Enter Inspector Bascombe, Sergeant D'Arcy and, finally, Inspector Sands, all of the Toronto Police.  It's the experienced Sands, veteran of Millar's Wall of Eyes, who tracks the missing woman to the Lakeview Hotel. Now quite mad, Lucille is whisked off to an asylum, the ambulance passing the slumped figure of the shabby little man, dead in the alley of a morphine overdose.


In 1945, the year The Iron Gates was first published, Warner Brothers bought the rights and hired Millar to work on the screenplay. The role of Lucille was offered to Bette Davis, who turned it down for reasons that would spoil in the sharing. Barbara Stanwyck committed, but nothing came of it. This may be just as well. To quote the first edition dust jacket, The Iron Gates is a "psychological thriller". Much of what makes the novel so very good has to do with the depiction of Lucille's less than lucid thoughts. We've all seen just how difficult it is to adapt these sorts of things to the screen. That said, I think, I couldn't help but think of David Cronenberg, particularly his brilliant adaptation of Patrick McGrath's Spider, when reading passages like this:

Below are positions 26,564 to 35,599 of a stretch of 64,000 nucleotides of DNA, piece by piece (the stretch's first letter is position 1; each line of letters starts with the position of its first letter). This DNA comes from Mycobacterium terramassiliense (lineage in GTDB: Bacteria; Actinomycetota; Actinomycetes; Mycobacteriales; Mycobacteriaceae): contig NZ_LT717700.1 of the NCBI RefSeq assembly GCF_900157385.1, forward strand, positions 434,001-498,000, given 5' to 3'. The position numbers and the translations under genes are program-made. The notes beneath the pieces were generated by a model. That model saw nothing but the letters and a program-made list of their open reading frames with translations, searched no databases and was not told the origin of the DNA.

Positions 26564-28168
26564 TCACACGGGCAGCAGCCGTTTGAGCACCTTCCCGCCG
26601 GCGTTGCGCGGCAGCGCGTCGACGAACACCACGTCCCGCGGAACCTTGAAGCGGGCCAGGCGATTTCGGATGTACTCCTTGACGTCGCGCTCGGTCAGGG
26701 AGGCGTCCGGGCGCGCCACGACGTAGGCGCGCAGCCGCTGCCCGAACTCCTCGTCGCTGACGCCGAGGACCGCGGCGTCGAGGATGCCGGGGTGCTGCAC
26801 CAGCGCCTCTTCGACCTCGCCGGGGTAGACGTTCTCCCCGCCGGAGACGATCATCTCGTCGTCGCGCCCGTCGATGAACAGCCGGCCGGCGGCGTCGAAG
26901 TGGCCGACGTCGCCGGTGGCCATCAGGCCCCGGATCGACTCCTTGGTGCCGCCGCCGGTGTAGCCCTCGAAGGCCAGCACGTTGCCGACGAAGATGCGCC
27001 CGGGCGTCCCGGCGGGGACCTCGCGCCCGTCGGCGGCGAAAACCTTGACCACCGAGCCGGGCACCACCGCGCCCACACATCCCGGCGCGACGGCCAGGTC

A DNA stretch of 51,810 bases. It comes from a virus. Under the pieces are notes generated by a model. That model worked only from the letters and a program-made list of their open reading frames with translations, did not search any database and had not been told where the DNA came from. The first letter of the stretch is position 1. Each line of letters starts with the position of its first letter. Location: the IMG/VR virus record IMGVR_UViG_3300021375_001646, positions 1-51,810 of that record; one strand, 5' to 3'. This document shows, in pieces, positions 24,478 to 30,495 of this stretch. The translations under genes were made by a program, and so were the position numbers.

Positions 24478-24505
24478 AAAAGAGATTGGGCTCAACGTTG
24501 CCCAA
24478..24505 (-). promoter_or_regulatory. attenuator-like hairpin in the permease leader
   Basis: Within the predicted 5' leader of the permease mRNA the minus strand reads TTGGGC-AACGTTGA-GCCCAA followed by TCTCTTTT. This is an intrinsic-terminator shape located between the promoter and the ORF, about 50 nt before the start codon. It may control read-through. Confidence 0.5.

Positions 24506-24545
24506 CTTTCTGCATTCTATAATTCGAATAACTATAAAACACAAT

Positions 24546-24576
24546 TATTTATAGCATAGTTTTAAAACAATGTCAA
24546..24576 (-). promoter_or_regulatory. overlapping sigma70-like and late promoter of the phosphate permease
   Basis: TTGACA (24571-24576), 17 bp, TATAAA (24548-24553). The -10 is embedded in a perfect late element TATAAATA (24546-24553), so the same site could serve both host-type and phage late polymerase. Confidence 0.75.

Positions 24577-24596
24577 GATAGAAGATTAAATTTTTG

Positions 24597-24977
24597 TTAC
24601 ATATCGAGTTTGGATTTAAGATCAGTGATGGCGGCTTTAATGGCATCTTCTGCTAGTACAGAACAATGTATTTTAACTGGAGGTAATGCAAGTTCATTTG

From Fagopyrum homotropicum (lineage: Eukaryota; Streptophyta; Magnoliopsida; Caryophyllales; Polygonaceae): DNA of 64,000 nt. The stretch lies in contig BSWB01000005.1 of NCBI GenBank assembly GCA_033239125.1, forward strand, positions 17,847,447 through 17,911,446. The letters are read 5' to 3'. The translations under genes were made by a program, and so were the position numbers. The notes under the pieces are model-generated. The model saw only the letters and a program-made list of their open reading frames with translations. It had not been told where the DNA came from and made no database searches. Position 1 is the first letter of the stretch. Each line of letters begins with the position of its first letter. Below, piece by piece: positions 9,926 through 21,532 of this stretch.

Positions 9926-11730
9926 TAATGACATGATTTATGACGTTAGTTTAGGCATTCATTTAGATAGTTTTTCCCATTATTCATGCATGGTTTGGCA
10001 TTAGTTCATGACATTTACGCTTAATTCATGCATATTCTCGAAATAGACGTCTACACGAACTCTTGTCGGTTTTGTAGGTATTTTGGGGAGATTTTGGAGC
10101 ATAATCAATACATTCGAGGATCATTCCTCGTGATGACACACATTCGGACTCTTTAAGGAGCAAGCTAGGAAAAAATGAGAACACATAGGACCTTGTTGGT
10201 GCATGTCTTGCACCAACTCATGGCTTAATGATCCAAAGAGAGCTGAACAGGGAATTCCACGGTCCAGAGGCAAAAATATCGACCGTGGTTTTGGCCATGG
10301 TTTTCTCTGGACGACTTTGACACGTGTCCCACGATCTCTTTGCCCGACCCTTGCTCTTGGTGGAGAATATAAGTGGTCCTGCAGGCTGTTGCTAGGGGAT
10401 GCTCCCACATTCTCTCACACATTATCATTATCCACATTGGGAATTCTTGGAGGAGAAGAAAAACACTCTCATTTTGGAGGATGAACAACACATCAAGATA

The fat pink sugar bowl was passed. Lucille would not touch it, its flesh was too pink, too perfect. Not real flesh at all, she thought, but she knew it was because she could see it breathing.
     Miss Eustace's spoon clanged against the grans of sugar. "One or two?"
     "One"
     "There. Stir it up before you drink it. No, dear, stir it up first."
     She picked up her spoon, dreading the feel of it. Everything was alive, everything hurt. She was hurting the spoon, and though it looked stupid and inert it was hurting her in return, digging into her fingers.
     "Not so hard, Mrs. Morrow"
     Round the cup the spoon dashed in fury and pain, stirring up the hot muddy waves and all the little alive things. She swallowed them, in triumph because she had won, and in despair, because, swallowed and out of sight, they would take vengeance on her.
     Everything was alive. The floor that hurt your shoes that hurt your feet. The napkin that touched your dress that pressed against your thighs. Pain everywhere.
     No privacy. You could never be alone. You always had to touch things and have them touch you.